The biggest problem you’re going to face in making your bacon is sourcing a really good pork belly. In these days of factory farming, nothing is more factory-farmed than pork. The conditions in which the pigs you generally eat have to live in is really quite horrendous. Go online and do a little research, and you’ll know what I’m talking about. We don’t purchase that pork anymore – ever. I’d rather go hungry than support that industry. Sure, we have to pay more for meat from pastured pigs, but so what? The pigs led a good life that hopefully ended humanely. The meat is of far better quality and flavor. We simply eat less of it.

Once you’ve found a good source of pork, all the other ingredients are readily available.

The rewards of making your own bacon are more than well worth the effort. You’ll have bacon with superior flavor and texture, no chemicals, and it will be cheaper than most supermarket bacon. Ours, all-in, cost about $7 a pound.

If you’re thinking, How could anyone eat six pounds of bacon before it goes bad? the answer is simple: bacon freezes very well and keeps for a very long time. What we now do is wrap a meal’s worth of bacon in plastic wrap, bundle all the portions into a freezer bag, suck out the air and throw it in the freezer. Even if you take it out at the last moment, ten minutes in hot water will thaw it more than well enough to allow you to separate the rashers and cook them. We also freeze chunks of bacon so that they can be cut up as lardons or for other uses. Try doing that with thinly sliced, supermarket bacon! Lastly, you have the rind. We cut it into four-inch squares and freeze those. Whenever we’re making a stew, we throw one or two of those square in for added flavor. In a crock of homemade baked beans or in cassoulet the results are amazing.

So what’s stopping you?

Our bacon made this weekend was the best yet. Karel and I have been experimenting with double smoking. In the case of bacon, this means cold smoking it for a number of hours (we like the results of eight hours of this), then hot smoking the bacon for probably an additional four hours (the temp internal temperature of the bacon needs to get to around 155°). We cook low and slow so that the bacon gets the maximum time in the smoke, but then we like things really smoky.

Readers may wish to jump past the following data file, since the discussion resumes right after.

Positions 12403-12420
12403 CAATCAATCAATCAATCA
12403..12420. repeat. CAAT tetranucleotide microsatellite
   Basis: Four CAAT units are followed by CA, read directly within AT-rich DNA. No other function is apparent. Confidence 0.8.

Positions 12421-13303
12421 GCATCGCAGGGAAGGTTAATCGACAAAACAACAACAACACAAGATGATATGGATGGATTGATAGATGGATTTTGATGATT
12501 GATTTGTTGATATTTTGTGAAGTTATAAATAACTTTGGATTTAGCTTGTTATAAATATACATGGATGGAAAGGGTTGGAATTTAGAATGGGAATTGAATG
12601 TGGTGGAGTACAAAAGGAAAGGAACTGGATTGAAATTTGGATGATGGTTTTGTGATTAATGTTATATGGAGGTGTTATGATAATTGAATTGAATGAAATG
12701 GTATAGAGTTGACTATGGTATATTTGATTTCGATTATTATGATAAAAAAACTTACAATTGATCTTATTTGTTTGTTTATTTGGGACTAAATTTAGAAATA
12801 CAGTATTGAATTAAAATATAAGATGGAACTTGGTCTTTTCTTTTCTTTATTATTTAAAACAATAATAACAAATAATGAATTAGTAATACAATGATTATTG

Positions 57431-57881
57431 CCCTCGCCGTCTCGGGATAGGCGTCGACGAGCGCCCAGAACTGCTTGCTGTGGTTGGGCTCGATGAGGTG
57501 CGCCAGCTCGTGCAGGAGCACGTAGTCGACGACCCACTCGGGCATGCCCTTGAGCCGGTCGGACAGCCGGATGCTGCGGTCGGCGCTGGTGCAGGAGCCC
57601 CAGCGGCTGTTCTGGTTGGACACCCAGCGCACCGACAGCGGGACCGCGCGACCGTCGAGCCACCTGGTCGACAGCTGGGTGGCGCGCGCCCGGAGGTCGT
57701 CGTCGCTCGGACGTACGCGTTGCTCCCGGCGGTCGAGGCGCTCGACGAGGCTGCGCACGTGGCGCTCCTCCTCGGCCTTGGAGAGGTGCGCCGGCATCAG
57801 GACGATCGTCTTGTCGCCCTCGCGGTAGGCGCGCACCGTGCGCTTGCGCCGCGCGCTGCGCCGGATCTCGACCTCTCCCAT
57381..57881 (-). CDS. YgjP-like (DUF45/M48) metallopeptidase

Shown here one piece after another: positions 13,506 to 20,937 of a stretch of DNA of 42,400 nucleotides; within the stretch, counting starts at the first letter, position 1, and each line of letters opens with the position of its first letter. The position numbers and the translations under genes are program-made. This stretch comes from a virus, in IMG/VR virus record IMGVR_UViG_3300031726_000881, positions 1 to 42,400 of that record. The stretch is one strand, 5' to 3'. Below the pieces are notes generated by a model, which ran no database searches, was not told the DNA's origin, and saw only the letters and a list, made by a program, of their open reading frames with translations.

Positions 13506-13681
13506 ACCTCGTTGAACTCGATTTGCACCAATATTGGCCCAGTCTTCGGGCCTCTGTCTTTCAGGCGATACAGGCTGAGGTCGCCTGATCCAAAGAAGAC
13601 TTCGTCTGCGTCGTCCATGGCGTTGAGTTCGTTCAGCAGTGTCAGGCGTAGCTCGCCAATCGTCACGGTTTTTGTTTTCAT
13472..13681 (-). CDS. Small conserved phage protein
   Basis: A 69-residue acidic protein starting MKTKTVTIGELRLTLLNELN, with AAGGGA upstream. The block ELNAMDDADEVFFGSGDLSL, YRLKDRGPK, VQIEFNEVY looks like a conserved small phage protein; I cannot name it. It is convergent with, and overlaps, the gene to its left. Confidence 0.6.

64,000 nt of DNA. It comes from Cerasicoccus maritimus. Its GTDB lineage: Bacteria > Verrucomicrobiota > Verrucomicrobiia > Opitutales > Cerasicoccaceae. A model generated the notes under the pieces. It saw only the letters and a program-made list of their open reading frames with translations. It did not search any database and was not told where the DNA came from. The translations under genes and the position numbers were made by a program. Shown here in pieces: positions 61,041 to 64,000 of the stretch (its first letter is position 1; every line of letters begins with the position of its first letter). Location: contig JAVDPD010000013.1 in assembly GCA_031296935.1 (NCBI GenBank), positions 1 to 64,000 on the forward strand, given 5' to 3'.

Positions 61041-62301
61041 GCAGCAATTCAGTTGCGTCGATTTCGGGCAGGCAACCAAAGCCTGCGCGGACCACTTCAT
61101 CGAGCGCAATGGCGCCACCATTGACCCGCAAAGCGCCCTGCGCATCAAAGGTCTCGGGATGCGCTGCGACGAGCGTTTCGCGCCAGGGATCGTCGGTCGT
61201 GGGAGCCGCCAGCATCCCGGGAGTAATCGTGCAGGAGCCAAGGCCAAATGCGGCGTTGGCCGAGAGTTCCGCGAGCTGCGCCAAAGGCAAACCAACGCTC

This piece of bacon was cured using kosher salt, maple sugar, birch syrup and a bit of ground black pepper (Karel’s brainstorm). Since the belly we purchased from Ben Gundy at the Sausage King was on the thin side and very lean, the curing took only four days, followed by a day of drying in the fridge. For the cold smoke, we used applewood pellets in our A-Maze-N Pellet Smoker and doubled up in the smoker with some medium cheddar for four of the hours, followed by two pounds of almonds for the remaining four hours. Next day, Karel hot smoked the bacon for three-and-a-half hours over a combination of apple and maple chips.

The results are absolutely spectacular: not too salty, wonderful round smoky aroma and flavor and just the perfect amount of sweetness (the maple sugar coupled with the birch syrup is a knockout combination). I honestly don’t see how we could improve on it. Sadly, both of us forgot all about taking photos. Sorry ’bout that!

Thursday, April 4, 2013

At last! A recipe I’ve long coveted: smoked trout spread

Two summers ago, we were in Vermont, but Vicki was in Montpelier helping the widow of one of her flute teachers, while I got to spend a few days in Shelburne visiting a high school friend, Ellen Gurwitz. I occupied my days doing some design projects while she was at work and we spent the evenings catching up. I also had the pleasure of watching Ellen do her weekly internet radio show, Stone Soup, on WBKM. (It will be back on the air in just a few weeks. You should check it out!)

When we hit Saturday, the weather was beautiful and really warm, so a picnic was called for. Ellen had a perfect spot not too far south, right on the shore of Lake Champlain.